Archive: Highland HER, local library and RCAHMS

NOSAS, 2011

Field Visit (1 January 2009 - 30 May 2010)

Reference (1 March 2009 - 30 October 2010)

Srp Note (24 August 2011)

Mulchaich Farm, East Settlement – GR centred on NH 57966 56957

This township is located 400m to the NE of Mulchaich Farm in intensively farmed land. It is on a NW facing slope above the Cromarty Firth and has extensive views towards the town of Dingwall and Ben Wyvis. The site is in the middle of a field on an elongated flat knoll and does not appear to have been ploughed. It is grazed by cattle or sheep but in the summer is overgrown with dockens and thistles. The site covers an area of 100m x 50m. The remains of nine buildings, two enclosures and several other features are apparent as earth or earth and stone banks, which are 0.3m to 0.5m in height with a spread of between 1 and 1.5m. Some of the buildings have distinct stone edges to their footings, others have substantial earth underbuild on their lower sides. Many of the buildings have multiple compartments. See plan for layout

Buildings 13 and 14 and buildings 15, 16 and 17 in the SW part of the site form two parallel ranges, which stretch for a length of approximately 50m and enclose an elongated quadrangle, with building 19, set at right angles in the central part of the site, forming the north limit. Building 19 has more stone composition in its wall footings and has two compartments, with a stone slab set on edge between them.

The north part of the site has two single compartment buildings, both with enclosures, 22-23 and 24-25. A complex building, 26, occupies the NE corner of the site. The main part of this building is just 6m x 2.5m internally and there are two outshots, with communicating openings into the main compartment, abutting each of the west most corners; both are at a higher level by some 0.3m; the south most also has an entrance to the outside in the south.

A cup marked stone was found amongst clearance material to the north of building 26. The stone measures 84cms x 69cms x c30cms and has 16, possibly 17 cups. On the NW side of the site there is a complex series of terraces with, in one part, a steep bank, 21, which is faced with cobbles; this is 5m in length x 1m in height.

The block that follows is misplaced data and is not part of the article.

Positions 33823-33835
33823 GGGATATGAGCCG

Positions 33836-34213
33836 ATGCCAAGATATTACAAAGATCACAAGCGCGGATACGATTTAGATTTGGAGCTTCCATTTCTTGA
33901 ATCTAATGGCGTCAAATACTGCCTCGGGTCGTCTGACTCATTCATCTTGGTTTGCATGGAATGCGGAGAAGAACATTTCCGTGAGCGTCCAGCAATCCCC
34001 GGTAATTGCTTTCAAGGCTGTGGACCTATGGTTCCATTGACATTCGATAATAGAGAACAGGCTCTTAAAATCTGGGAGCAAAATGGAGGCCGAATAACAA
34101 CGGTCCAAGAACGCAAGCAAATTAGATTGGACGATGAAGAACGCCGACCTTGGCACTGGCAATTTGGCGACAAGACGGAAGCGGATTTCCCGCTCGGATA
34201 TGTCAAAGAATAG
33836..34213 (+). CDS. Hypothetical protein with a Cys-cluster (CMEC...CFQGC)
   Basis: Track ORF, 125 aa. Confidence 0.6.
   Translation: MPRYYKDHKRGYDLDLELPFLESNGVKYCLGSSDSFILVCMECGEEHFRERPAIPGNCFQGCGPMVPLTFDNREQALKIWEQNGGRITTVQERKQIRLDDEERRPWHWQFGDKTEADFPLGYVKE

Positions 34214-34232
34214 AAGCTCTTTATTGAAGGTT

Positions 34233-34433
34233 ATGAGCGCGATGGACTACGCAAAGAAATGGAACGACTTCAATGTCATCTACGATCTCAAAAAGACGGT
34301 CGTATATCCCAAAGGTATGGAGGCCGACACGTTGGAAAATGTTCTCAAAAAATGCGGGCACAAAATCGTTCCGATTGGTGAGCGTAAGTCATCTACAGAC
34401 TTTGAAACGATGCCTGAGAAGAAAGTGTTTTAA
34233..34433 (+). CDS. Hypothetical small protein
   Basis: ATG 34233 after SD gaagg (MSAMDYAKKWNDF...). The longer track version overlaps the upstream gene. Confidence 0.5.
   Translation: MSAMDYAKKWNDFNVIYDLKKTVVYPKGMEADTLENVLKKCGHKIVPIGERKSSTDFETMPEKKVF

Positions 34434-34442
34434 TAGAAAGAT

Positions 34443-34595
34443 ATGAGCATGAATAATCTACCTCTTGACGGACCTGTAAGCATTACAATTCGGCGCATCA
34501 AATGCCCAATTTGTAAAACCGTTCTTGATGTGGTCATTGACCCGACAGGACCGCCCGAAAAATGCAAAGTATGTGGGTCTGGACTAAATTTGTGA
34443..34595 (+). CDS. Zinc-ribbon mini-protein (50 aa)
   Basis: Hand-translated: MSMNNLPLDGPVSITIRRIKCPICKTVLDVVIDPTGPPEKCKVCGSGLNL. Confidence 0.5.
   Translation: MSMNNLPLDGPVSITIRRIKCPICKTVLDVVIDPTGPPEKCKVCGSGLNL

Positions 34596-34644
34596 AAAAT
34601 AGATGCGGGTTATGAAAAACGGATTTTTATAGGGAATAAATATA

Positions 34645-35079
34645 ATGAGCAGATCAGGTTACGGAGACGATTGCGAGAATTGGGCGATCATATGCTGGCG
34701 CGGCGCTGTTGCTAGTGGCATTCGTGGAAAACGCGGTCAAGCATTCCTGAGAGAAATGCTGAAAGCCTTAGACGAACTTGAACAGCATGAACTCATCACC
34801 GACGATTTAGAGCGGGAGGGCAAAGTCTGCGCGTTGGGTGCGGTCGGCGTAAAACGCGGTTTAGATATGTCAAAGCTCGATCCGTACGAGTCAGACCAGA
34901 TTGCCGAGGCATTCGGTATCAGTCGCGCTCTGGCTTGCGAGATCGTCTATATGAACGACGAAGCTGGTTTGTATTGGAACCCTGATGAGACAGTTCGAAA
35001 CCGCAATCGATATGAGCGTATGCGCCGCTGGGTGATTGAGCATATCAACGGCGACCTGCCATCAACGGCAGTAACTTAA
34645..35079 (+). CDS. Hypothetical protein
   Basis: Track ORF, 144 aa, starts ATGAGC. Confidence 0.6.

Two areas of quarrying are seen as deep indentations into the side of the knoll, one into the NW side and the other, a smaller one, into the SE side. An earth and stone bank which has been truncated by the NW quarry may have defined an enclosure

This site is not depicted on the 1st Edition OS survey of 1870 but the Roy map of c1750 depicts a densely populated area at Ferintosh, with at least 7 large townships. In 1689 Duncan Forbes of Culloden (1644 – 1704) secured the privilege of distilling whisky free of duty on his Ferintosh Estate for services rendered to the Crown, his estate had been sacked by the Jacobites in 1689. There was an immediate boom in the production of the spirit and Ferintosh whisky became increasingly popular and important, both because of its quality and its price. In 1781 there was an outcry from Lowland distillers against the flood of whisky produced in Ferintosh.

In c1782 a large distillery was constructed at Ferintosh, but "the privilege" was withdrawn in 1786 to meet other distillers complaints about the injustice of the competition from Ferintosh whisky.

Robert Burns in his poem “Scotch Drink”, 1786, devoted a verse to Ferintosh whisky, lamenting:

“Thee Ferintosh! O sadly lost!

Scotland lament frae coast to coast!

Now colic grips, an’ barkin’ hoast

May kill us a’;

For loyal Forbes’ charter’d boast

Is taen awa’!”